(Editor’s note: This story was authored by Ben Botkin of Oklahoma Watch and appears here in accordance with the non-profit journalism organization’s republishing terms.)
Every year, Oklahoma state lawmakers propose legislation to make carrying guns easier and push back on attempts to constrain gun ownership.
Yet nationally, firearms and momentum for stricter gun control continue to be high-profile issues that draw widespread attention after each mass shooting, whether in Nevada, Texas or Florida.
The mass shooting that left 17 dead at a Florida school earlier this month put a spotlight on the questions of who should be able to possess a firearm and what new restrictions, if any, there should be.
With little appetite among Oklahoma legislators for stricter gun laws, the only real question is when open-carry will be expanded to everyone, not just those with concealed-carry licenses. Perhaps the most impactful proposed gun law this session is House Bill 2951, which would allow anyone who’s 21 years or older (or 18 if they’re a veteran or member of the armed forces) and not a convicted felon to carry a weapon without obtaining a concealed-carry license. The bill is scheduled to be heard in the House Public Safety Committee.
The Washington Post examined gun regulations nationwide and found that Oklahoma was among those with the most lenient laws. Of seven types of regulations commonly found at the state level, Oklahoma had only one: a prohibition on high-risk individuals owning guns. This group includes felons, those convicted of violent misdemeanors, and those with a history of mental illness.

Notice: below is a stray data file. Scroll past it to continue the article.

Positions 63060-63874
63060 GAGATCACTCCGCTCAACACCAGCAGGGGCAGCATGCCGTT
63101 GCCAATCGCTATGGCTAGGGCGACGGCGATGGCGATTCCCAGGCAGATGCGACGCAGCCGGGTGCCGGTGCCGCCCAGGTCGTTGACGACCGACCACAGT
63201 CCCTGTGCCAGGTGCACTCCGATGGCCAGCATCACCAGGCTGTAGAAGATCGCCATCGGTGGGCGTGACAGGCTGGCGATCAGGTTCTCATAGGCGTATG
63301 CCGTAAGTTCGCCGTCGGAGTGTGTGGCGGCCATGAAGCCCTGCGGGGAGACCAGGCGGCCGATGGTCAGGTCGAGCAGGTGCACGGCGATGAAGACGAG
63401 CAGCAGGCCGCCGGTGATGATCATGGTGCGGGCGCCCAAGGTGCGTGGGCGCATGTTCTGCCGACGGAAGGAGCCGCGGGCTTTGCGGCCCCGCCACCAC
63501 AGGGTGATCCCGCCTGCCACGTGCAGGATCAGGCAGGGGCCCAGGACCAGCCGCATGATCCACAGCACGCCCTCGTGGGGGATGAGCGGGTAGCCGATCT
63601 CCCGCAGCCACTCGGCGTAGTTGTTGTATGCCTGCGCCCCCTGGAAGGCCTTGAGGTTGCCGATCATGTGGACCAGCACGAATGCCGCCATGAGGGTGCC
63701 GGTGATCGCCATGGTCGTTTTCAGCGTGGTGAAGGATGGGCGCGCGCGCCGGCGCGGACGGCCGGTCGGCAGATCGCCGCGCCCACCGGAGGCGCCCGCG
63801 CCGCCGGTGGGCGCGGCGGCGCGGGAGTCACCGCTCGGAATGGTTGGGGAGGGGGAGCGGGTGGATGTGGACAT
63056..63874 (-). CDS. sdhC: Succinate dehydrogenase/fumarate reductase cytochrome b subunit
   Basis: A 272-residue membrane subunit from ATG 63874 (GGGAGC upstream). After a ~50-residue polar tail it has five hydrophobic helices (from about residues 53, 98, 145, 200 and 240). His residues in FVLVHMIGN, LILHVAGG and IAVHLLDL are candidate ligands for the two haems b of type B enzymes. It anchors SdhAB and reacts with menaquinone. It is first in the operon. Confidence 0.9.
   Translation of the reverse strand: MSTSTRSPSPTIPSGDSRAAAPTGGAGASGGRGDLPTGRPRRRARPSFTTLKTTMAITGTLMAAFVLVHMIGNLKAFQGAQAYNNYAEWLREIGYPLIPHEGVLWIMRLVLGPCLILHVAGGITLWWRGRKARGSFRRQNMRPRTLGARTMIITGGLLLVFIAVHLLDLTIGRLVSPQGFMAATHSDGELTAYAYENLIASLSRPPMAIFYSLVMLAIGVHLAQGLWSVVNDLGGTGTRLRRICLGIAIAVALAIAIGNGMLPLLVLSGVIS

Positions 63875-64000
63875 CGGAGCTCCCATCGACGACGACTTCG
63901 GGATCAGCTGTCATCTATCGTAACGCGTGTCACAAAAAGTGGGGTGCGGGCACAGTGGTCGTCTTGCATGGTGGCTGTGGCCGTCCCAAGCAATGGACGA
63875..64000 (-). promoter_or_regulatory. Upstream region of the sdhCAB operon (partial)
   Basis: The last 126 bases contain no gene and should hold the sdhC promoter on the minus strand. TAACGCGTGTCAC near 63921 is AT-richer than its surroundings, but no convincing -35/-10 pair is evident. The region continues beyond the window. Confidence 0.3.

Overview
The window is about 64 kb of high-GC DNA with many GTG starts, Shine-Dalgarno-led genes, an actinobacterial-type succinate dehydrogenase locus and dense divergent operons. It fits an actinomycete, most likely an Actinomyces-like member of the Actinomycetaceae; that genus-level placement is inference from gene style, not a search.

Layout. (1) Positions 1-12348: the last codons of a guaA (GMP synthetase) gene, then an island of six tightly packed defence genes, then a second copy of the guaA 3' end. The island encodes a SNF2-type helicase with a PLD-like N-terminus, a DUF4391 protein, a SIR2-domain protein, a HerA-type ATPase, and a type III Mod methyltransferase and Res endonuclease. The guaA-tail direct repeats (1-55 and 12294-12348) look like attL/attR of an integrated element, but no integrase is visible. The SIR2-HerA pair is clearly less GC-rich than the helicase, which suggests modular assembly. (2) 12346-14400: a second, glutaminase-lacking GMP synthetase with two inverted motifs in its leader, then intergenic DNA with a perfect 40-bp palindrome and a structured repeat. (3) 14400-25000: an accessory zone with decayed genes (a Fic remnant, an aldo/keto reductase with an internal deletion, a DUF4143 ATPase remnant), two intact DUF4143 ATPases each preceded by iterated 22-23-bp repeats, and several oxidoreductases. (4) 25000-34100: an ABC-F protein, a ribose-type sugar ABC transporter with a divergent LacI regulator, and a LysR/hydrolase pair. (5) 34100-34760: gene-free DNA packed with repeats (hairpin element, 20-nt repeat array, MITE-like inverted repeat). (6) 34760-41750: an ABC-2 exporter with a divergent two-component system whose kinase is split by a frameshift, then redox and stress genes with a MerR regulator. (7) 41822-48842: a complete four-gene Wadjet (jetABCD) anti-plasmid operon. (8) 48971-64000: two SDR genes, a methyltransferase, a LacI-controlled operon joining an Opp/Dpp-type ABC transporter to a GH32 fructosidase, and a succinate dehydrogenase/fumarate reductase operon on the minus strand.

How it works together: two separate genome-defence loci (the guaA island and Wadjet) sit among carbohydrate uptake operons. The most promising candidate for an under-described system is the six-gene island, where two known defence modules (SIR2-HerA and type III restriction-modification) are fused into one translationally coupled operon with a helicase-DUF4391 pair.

But even with relatively few restrictions on carrying and owning firearms, the tapestry of gun regulations in Oklahoma can generate confusion and raise questions about where guns can be carried and by whom. Following is a primer on gun laws in Oklahoma, particularly as they relate to schools, teachers and campuses.
Can public schools authorize staff, including teachers, to carry firearms?
Yes. A law passed in 2015 allows school personnel with a concealed carry license to attend an armed security guard training program and be armed on campus. But the law leaves the final decision up to the local school boards. So far, only one district in the state, Okay Public Schools, southeast of Tulsa, has passed a policy, and staffers have concealed weapons. Certified law enforcement personnel, such as school resource officers, may carry firearms in schools.
What about private schools?
State law allows private schools to make the decision on their own. A person with a concealed carry license can carry on private-school property, as long as the school has a policy that allows carrying.
What else is allowed at public schools?
State law allows guns and knives used for hunting and in privately-owned vehicles to be on campus, provided the vehicles aren’t unattended and are only there to transport students. Schools can use guns and knives for hunter and firearms safety courses, firearms sporting events, and living history reenactments with a school administrator’s permission.
Firearms used by veterans groups, the military and ROTC programs and ceremonies are also permitted as long as the firearms are not loaded and inoperable on campus.
Can handguns be carried on college campuses?